Faculty Writing: On the Normalcy of Russian Capitalism, Momfluencers and Momrades, and the Uneven Toll of the “Green” Transition
Writing in LeftEast magazine, Olena Lyubchenko urges a rethinking of the polarizing narrative that juxtaposes the political ideology of Putin’s Russia against Western liberal democracy, private property, and human rights—or risk misunderstanding the invasion of Ukraine as a deviation, rather than a “feature,” of Russia’s “neoliberal regime of accumulation.” And risk misunderstanding capitalism itself: “By contrasting Russian predatory capitalism, characterized by close political and personal ties to the state, with the supposedly rational private property relations of (usually Western) liberal democratic capitalist states, we risk reproducing an idea of capitalism stripped of oppression and expropriation, with ‘extra-economic’ violence associated exclusively with historical moments or particularly backward regions.”
Then, in Signs journal, Sophie Lewis responds to Sara Peterson’s book Momfluenced. As Lewis frankly remarks, contemporary “Mommy Influencers” practice a marketing tactic “that dates back to the nineteenth century: namely, the use of an always-already racialized, patriarchal ‘motherhood’ ideology as a means to sell purchasable experiences (and tangible products) to middle-class women by emotionally manipulating the image of ‘the good life.’” But, asks Lewis, what would it take to look at mothering differently—to pit the “collective labors of life-making” against the privatization of care, to make “momrades” of “momfluencers”?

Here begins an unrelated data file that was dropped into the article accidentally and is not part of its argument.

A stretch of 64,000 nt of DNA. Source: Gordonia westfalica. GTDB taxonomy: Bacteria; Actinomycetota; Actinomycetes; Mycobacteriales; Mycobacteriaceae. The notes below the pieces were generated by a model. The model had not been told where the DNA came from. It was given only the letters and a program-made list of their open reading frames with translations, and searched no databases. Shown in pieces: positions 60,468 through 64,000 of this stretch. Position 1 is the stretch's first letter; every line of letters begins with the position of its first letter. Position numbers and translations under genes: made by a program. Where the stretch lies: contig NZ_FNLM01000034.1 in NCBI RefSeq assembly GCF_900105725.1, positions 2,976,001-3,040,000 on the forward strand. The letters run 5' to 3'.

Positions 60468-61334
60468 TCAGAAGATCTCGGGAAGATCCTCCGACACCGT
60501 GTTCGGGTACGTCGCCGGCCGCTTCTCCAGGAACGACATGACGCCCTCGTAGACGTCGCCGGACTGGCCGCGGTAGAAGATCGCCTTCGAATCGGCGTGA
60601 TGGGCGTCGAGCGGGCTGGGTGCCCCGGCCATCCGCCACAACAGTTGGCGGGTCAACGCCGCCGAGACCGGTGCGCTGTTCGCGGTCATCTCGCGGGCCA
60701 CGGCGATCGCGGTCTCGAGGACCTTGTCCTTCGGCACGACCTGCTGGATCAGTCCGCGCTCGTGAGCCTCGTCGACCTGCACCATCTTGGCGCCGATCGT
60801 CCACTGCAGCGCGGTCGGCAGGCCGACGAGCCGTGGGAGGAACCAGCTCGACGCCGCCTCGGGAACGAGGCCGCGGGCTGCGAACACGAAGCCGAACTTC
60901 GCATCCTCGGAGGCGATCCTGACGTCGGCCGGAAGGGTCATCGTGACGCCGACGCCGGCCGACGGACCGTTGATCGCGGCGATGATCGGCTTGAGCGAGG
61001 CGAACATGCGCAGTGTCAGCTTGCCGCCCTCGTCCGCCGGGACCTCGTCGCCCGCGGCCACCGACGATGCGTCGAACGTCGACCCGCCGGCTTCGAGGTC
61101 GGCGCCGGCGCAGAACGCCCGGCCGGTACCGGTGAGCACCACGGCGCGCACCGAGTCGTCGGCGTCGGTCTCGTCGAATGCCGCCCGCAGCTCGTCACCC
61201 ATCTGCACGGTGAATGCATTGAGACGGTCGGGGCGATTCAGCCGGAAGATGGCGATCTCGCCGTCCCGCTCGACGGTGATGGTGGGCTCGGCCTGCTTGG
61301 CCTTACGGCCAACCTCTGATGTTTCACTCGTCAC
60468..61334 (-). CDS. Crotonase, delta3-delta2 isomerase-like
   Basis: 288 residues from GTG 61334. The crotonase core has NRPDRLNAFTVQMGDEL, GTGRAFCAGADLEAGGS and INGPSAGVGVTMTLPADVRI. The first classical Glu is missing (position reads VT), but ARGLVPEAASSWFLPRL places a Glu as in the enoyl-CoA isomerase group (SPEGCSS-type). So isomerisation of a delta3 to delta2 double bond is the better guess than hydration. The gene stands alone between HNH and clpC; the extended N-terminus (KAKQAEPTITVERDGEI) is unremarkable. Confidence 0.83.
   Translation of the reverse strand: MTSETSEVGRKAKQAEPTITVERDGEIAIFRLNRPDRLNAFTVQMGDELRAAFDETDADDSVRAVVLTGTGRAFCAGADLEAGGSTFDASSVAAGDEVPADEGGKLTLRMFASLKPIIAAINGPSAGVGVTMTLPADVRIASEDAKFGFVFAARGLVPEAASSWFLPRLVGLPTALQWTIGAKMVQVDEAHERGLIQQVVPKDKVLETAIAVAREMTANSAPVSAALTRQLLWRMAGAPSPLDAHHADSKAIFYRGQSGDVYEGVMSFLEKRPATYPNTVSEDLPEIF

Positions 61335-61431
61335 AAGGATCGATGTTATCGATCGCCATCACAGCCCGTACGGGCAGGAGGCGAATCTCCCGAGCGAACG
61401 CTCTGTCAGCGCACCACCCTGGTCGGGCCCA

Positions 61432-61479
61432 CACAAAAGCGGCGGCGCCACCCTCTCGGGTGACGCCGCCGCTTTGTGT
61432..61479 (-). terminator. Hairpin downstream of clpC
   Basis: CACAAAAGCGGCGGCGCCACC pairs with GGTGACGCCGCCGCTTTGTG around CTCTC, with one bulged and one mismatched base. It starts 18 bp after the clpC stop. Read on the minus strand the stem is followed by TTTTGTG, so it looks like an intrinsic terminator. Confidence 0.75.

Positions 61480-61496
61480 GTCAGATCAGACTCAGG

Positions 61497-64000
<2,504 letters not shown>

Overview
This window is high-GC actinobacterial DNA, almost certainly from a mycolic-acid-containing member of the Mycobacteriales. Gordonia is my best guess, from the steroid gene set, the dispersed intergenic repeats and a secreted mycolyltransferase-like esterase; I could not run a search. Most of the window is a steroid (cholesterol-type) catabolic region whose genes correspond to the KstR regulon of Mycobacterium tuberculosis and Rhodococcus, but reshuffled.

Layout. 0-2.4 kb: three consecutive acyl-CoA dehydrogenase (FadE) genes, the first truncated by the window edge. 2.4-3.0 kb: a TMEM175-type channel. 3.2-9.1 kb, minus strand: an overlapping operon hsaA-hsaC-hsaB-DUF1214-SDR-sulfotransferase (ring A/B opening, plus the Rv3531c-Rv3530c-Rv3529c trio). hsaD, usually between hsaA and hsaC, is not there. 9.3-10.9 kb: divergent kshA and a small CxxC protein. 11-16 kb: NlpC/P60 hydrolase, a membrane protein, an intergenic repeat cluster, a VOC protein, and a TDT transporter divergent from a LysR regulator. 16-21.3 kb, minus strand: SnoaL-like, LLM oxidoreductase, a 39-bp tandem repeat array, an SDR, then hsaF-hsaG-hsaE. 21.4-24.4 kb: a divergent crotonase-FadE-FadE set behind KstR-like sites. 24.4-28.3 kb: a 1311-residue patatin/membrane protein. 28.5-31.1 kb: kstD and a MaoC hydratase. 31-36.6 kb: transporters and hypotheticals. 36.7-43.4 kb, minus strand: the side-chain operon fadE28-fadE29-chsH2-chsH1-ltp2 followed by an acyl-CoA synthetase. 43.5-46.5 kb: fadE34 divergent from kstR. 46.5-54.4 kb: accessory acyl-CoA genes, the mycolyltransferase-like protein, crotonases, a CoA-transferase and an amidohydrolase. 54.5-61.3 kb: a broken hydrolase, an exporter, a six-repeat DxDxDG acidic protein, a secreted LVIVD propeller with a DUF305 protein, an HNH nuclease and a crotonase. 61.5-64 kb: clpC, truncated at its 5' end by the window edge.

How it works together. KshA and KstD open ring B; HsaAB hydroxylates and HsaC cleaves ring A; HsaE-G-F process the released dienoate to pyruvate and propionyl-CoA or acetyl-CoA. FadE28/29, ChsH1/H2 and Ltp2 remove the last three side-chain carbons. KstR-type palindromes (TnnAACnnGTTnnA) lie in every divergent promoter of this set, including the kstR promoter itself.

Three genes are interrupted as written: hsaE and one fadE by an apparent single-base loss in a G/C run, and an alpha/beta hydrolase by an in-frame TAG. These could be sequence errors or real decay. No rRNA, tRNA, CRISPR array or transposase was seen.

Lastly, in Dissent, Alyssa Battistoni sits down with writer and scholar Thea Riofrancos to discuss a seeming contradiction in the “green” transition to electric vehicles: the environmental and social toll exacted by rare mineral extraction—the impacts of which are anything but equally distributed among the planet’s population: “Activists in Portugal, Spain, Nevada, Argentina, and Chile all see commonalities not just in terms of the harms of extraction, but also in terms of who—marginalized and often, but not always, Indigenous people—pays the environmental and social price.”